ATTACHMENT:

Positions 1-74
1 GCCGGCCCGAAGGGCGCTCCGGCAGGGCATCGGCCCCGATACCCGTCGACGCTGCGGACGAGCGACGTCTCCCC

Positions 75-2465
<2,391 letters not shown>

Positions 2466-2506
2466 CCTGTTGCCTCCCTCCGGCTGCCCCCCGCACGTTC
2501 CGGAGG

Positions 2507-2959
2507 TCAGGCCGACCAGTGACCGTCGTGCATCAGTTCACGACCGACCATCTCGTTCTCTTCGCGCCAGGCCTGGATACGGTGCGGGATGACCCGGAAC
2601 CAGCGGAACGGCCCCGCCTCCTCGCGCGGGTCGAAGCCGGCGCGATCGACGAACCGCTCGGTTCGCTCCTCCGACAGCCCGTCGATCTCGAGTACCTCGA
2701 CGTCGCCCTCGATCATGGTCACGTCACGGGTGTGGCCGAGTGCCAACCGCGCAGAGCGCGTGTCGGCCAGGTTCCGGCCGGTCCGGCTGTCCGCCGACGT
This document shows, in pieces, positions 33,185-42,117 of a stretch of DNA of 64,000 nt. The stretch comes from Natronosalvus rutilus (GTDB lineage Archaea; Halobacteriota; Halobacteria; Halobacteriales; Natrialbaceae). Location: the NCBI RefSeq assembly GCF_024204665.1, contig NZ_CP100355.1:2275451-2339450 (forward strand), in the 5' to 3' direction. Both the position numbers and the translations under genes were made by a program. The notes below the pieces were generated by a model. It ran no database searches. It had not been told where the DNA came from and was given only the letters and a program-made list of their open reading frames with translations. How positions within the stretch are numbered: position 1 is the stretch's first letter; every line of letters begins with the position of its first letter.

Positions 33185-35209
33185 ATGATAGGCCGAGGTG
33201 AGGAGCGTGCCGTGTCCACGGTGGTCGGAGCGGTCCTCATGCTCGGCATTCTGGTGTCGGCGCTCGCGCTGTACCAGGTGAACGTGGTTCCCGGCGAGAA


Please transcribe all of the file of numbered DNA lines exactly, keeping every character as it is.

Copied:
Positions 1-74
1 GCCGGCCCGAAGGGCGCTCCGGCAGGGCATCGGCCCCGATACCCGTCGACGCTGCGGACGAGCGACGTCTCCCC

Positions 75-2465
<2,391 letters not shown>

Positions 2466-2506
2466 CCTGTTGCCTCCCTCCGGCTGCCCCCCGCACGTTC
2501 CGGAGG

Positions 2507-2959
2507 TCAGGCCGACCAGTGACCGTCGTGCATCAGTTCACGACCGACCATCTCGTTCTCTTCGCGCCAGGCCTGGATACGGTGCGGGATGACCCGGAAC
2601 CAGCGGAACGGCCCCGCCTCCTCGCGCGGGTCGAAGCCGGCGCGATCGACGAACCGCTCGGTTCGCTCCTCCGACAGCCCGTCGATCTCGAGTACCTCGA
2701 CGTCGCCCTCGATCATGGTCACGTCACGGGTGTGGCCGAGTGCCAACCGCGCAGAGCGCGTGTCGGCCAGGTTCCGGCCGGTCCGGCTGTCCGCCGACGT
This document shows, in pieces, positions 33,185-42,117 of a stretch of DNA of 64,000 nt. The stretch comes from Natronosalvus rutilus (GTDB lineage Archaea; Halobacteriota; Halobacteria; Halobacteriales; Natrialbaceae). Location: the NCBI RefSeq assembly GCF_024204665.1, contig NZ_CP100355.1:2275451-2339450 (forward strand), in the 5' to 3' direction. Both the position numbers and the translations under genes were made by a program. The notes below the pieces were generated by a model. It ran no database searches. It had not been told where the DNA came from and was given only the letters and a program-made list of their open reading frames with translations. How positions within the stretch are numbered: position 1 is the stretch's first letter; every line of letters begins with the position of its first letter.

Positions 33185-35209
33185 ATGATAGGCCGAGGTG
33201 AGGAGCGTGCCGTGTCCACGGTGGTCGGAGCGGTCCTCATGCTCGGCATTCTGGTGTCGGCGCTCGCGCTGTACCAGGTGAACGTGGTTCCCGGCGAGAA